The Effective Collector
Having the following qualifications will help you become an effective collector:
- Clear handwriting. Memos, letters and their signatures that go to the debtor need to be simple to read, and the notes on a customer’s file must be clear to others in your firm who review that file.
- A voice that indicates strength. Being able to speak with authority represents an effective collector. However, there are successful collectors whose modest voices mask a strong-minded, unwavering person.
- Good grammar. Bad grammar can make the caller sound like an unknowledgeable employee which becomes a representation of your firm.
- Clear use of language and communication. Phoning the debtor is part of the collection process which means the collector needs to be easy to understand. You want to avoid poor communication that could cause a shift in the direction of the conversation – “What are you attempting to say?”
Effective phone contacts with debtors
Typically, the best way to get paid is by calling debtors which is the most successful at the start of the collections process. Speaking with debtors as soon as possible about the financial problems the customer is having and any disputes over the bill, will help assist in the collection process.
Structure of an effective call
Assemble calls to debtors as follows:
1. A short opening. You want to identify yourself and quickly state the reason of your call, most often ending with a question.
2. A calculated pause (the pregnant pause). This drives a reply and changes the load of the conversation to the debtor.
Example: “Hello, Mrs. Smith, this is Charlene Dunn of B&A Company. Our records indicate that the actual balance in your account is $_____. [short opening, brief statement of reason] When will you be mailing the payment?” [planned pause, which requests an answer]
3. Detailed request for payment and precisely when it will be sent.
Example: Continue asking until you get an exact date. “When will you be sending it? We need payment immediately.”
4. Verification of the precise address for the debtor to mail the check.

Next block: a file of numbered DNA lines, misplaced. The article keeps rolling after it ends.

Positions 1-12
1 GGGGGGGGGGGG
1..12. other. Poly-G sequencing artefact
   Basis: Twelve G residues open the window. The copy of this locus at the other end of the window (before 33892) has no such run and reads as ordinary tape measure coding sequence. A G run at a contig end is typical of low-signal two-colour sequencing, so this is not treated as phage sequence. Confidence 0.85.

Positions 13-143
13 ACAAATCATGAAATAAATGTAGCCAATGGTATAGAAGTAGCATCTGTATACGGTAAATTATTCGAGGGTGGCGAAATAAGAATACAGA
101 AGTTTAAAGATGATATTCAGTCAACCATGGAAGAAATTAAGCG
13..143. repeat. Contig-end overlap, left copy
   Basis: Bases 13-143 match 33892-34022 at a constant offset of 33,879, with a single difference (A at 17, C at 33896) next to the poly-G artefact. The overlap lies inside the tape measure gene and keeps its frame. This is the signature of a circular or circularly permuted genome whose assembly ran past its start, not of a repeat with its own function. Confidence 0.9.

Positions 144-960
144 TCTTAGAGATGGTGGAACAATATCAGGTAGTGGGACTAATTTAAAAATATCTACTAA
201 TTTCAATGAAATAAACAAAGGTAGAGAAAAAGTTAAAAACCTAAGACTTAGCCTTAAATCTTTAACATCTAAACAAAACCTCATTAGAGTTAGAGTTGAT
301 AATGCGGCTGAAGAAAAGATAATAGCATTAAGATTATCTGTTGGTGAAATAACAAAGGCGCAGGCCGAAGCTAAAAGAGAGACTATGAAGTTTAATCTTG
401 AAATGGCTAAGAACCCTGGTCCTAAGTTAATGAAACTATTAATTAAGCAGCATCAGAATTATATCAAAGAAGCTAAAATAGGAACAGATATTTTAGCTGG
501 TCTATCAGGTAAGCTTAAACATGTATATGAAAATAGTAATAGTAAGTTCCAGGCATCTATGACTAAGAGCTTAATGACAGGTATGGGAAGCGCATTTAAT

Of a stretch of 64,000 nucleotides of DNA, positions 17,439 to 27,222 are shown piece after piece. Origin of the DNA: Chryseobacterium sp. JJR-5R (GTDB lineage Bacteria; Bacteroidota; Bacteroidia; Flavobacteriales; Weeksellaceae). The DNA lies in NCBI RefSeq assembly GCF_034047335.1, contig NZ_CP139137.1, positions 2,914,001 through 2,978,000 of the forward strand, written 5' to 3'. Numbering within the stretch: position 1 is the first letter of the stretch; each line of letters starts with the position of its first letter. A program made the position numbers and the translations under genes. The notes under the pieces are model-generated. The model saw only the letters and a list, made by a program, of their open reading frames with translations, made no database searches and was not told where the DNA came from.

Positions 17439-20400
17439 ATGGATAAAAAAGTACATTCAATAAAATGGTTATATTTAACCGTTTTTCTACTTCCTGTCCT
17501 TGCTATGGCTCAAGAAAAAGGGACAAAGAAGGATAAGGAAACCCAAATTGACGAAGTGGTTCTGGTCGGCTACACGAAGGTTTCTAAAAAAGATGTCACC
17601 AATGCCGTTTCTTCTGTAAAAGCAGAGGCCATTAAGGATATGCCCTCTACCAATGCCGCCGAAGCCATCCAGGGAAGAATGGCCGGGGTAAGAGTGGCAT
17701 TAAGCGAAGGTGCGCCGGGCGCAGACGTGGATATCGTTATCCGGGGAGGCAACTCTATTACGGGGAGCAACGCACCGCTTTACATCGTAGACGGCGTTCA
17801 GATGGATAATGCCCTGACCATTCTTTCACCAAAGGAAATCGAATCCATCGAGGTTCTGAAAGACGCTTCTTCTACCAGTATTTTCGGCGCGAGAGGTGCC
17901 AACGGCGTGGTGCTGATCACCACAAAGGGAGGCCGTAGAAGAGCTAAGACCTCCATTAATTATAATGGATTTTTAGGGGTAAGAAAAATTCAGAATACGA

Example: “Please send your payment to Alice Smith, Accounts Receivable, H&H Company, 10 John Street, Orlando, Florida 72814. Kindly read back to me the address I gave you, to ensure I gave it to you correctly.”
5. Friendly closing that consists of validation of payment.
Example: “We appreciate your continued business. I’ll require your check no later than Friday, April 26.” Write that date on your calendar, and if the check doesn’t arrive, phone that day.
6. Send a short letter to the debtor validating the promise to pay.
Example: “Dear Mrs. Smith: I want to verify our conversation today
and to confirm that you will be mailing us a check for $_____ to: [your address].” To ensure payment is sent to the correct address, enclose a postage-paid envelope.
The importance of written confirmation was verified in a study*:
28% of an oral message is forgotten after 1 day
48% of an oral message is forgotten after 1 week
70% of an oral message is forgotten after 1 month
Scheduling of phone calls
Ensure you know the debtor’s business hours (or at least that industry’s hours) and time zone prior to booking calls. Avoid calling:
• Monday mornings, when people may be busy with mail or urgent matters; and
• Friday afternoons. when it may be difficult to get someone to write a check.
• Soon after executives get to the office or are about to leave for lunch or for the day;
*“133 Ways to Handle Customers’ Complaints,” by Blanding, Harps & Henry